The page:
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John Boorman directed this gloriously savage interpretation of Arthurian legend loosely based on Thomas Malory's novel Le Morte d'Arthur. By turns gleaming and filthy, tender and bloody, the film is a visually stunning epic which is never less than compelling. Nigel Terry is perfectly cast as Arthur, whose unwavering trust and faith are shown to be both quietly heroic and achingly na´ve. Interestingly, the quest for the Grail is the least effective part of the film, despite bold cinematography by Alex Thomson (who was nominated for an Oscar) and a fine performance by Paul Geoffrey as Perceval, whose greatest desire is attained in his dying sight.

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John Boorman's spin on the classic Arthurian legend is given new life with this widescreen DVD release. The shining armor, well-choreographed fight scenes and lush forests of Ireland again look crisp and vibrant compared to the almost yellowish look the movie has on video and TV. According to Boorman's commentary, although Excalibur was an effects-heavy script, he had little budget to work with. He proudly explains how easily and simply he achieved many of the film's visual illusions, calling his techniques old fashioned, even by 1981 standards. Although it sounds as if Boorman naps through parts of the commentary, when he does talk he is entertaining and informative. We learn how he bathed everything in green light to cast a magical hue on the sets and actors, how members of his family are in the movie (including a daughter who portrays King Arthur's mother in a rape scene), that Excalibur was the first feature film for costars Liam Neeson, Patrick Stewart and Gabriel Byrne, and that the actors playing the dueling sorcerers Merlin and Morgana (Nicholas Clay and Helen Mirren) hated each other in real life due to a romantic falling out. The remaining special features include the theatrical trailer and production notes. More would have been enjoyable, but Boorman's professorial comments cover most aspects of the movie thoroughly and enjoyably. ~Chris Lawrence Features * Feature-length audio commentary by director John Boorman * Interactive menus * Production notes * Theatrical trailer * Scene access * Languages and subtitles: English and Franšais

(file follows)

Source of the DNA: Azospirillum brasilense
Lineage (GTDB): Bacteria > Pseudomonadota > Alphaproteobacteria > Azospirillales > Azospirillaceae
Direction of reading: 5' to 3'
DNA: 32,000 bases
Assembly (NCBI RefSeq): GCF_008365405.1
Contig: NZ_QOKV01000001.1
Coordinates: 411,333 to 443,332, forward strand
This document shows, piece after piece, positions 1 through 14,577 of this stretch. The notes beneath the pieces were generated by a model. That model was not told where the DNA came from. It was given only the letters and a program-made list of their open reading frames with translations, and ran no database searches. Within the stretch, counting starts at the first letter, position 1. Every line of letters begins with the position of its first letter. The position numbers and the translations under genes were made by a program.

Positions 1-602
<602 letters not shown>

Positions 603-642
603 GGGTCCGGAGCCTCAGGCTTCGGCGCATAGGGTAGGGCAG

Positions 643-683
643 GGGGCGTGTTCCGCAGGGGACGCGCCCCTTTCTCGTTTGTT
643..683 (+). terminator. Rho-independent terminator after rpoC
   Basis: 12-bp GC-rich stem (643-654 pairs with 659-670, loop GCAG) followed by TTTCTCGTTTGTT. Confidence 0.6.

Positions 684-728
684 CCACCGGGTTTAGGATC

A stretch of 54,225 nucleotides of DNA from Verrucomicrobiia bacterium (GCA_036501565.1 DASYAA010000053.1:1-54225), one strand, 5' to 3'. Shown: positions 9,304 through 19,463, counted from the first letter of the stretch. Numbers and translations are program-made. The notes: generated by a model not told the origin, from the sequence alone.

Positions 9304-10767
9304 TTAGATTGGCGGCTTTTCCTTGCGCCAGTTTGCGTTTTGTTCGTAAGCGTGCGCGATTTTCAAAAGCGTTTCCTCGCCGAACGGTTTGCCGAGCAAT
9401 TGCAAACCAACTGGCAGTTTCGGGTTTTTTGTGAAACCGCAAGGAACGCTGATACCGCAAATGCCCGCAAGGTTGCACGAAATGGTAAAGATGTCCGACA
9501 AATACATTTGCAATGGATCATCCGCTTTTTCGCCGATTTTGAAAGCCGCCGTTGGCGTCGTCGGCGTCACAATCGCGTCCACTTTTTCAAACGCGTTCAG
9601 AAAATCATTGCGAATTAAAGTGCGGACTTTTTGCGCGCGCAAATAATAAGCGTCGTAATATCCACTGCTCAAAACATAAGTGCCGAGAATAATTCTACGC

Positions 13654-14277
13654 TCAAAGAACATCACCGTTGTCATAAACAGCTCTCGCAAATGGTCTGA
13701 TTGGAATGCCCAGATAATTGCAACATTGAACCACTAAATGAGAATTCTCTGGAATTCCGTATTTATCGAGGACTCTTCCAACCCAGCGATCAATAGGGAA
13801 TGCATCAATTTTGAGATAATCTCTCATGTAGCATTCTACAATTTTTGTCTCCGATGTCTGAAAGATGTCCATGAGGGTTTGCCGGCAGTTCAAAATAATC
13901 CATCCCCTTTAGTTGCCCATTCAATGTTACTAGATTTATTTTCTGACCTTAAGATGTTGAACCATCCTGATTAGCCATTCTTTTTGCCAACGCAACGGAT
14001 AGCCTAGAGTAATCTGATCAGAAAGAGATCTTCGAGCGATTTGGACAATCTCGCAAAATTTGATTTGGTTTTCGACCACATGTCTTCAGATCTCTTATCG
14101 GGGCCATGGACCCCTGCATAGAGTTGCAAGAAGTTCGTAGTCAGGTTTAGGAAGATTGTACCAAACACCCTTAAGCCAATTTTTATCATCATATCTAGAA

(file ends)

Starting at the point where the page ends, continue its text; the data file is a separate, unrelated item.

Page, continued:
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WA22018 Excalibur DVD (1981/Nicol Williamson) $5.99